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Hello! I'm an interdisciplinary social scientist specialized in ethnicity and nationalism, international political economy, gender/sexuality, and cultural ecology. My research engages with Indigenous and diasporic communities in the Asia-Pacific and North America to cultivate knowledge, kinship, and power.
I belong to the third generation of Zainichi Koreans, who are stateless postcolonial exiles and quasi-refugees of Korean descent in/from Japan. My ancestors crossed the sea from colonial Korea to imperial Japan and lost their way home due to the Korean war and division.
As a writer, teacher, and community organizer, I seek to dismantle violent structures of transnational capital by connecting my people's story to the vibrant histories of queer, trans, and non-binary people of color.
"Queer Korean diaspora:
an ethnography of geopolitics"
Diverse Korean subjects gravitate towards grassroots organizing in major US cities, including transnational adoptees, Zainichi Koreans (Koreans in/from Japan), and queer-identified individuals. My ethnography shows how those organizers cultivate queer diasporic kinship by centering their sense of place, time, and belonging. Confronting a genocidal division, their embodied practices animate ethnic community solidarity through what I call geopolitical healing, a process of articulating the sacredness of life and land. Such collective agency challenges liberal social theory dominating the discourse of Korean unification. Upgrading social science with queer of color critique, my research illuminates a cultural ecology of community life mediated by spirits.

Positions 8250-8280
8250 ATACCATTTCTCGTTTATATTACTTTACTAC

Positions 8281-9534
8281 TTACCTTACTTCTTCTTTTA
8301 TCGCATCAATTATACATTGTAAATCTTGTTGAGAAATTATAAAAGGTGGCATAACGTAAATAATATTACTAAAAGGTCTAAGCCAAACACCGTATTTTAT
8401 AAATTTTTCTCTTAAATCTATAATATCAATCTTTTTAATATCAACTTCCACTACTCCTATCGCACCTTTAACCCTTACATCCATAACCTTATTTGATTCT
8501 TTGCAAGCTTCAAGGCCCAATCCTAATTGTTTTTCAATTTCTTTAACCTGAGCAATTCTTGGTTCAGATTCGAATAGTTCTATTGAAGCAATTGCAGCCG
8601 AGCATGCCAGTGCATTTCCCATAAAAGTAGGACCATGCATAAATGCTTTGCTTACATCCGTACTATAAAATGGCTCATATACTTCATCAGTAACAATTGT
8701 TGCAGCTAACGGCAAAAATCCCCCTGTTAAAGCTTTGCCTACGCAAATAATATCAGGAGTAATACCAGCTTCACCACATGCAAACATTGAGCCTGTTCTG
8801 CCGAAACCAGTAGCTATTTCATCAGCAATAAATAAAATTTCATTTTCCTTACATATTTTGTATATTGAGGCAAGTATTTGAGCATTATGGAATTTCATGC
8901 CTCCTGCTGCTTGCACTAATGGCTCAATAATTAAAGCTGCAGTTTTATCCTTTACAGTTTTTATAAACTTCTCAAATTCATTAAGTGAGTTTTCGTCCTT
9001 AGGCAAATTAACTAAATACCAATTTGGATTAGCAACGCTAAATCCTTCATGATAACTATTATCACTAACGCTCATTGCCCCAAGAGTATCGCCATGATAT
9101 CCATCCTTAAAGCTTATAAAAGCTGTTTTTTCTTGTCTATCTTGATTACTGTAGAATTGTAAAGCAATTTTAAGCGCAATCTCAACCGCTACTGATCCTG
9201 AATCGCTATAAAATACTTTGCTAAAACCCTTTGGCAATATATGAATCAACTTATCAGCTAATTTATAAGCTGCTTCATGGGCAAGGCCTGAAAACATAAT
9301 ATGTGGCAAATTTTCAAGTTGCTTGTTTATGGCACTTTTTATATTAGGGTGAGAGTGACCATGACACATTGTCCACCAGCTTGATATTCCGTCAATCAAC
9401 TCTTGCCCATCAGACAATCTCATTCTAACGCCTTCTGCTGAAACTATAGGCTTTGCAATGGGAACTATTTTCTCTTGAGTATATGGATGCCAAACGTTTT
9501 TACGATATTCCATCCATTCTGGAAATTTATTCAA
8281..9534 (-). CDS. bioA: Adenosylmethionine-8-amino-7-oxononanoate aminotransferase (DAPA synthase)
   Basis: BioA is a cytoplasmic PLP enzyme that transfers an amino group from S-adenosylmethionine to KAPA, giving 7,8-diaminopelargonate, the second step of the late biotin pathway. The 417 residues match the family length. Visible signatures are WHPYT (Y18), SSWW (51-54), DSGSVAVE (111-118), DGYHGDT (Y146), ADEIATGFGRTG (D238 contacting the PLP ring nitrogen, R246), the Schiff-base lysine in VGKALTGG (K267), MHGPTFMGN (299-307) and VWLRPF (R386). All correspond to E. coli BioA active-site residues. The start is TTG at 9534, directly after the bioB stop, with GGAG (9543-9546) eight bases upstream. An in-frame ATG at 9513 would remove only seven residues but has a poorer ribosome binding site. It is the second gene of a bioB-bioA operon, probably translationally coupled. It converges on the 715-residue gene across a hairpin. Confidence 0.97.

Ph.D. in Sociology
Rutgers University (2022)
M.A. in Sociology
Rutgers University (2015)
M.Sc. in Gender, Development, and Globalisation
London School of Economics (2012)
B.A. in Sociology
San Francisco State University (2010)
new publication: Book Chapter
Counter-mapping Indigeneity and Diaspora in the Trans-Pacific"
Contemporary Archipelagic Thinking: Towards New Comparative Methodologies and Disciplinary Formations
Edited by Michelle Stephens and Yolanda Martínez-San Miguel
Publisher: Rowman & Littlefield
in progress: Book Project
Community and healing in the korean diaspora
My first book, Queer Unification: Community and Healing in the Korean Diaspora, re-imagines Korean unification as decolonial sovereignty emerging from transnational grassroots organizing.
I argue that queer diasporic Koreans' community practices enable "geopolitical healing" as embodied relationships of belonging and accountability.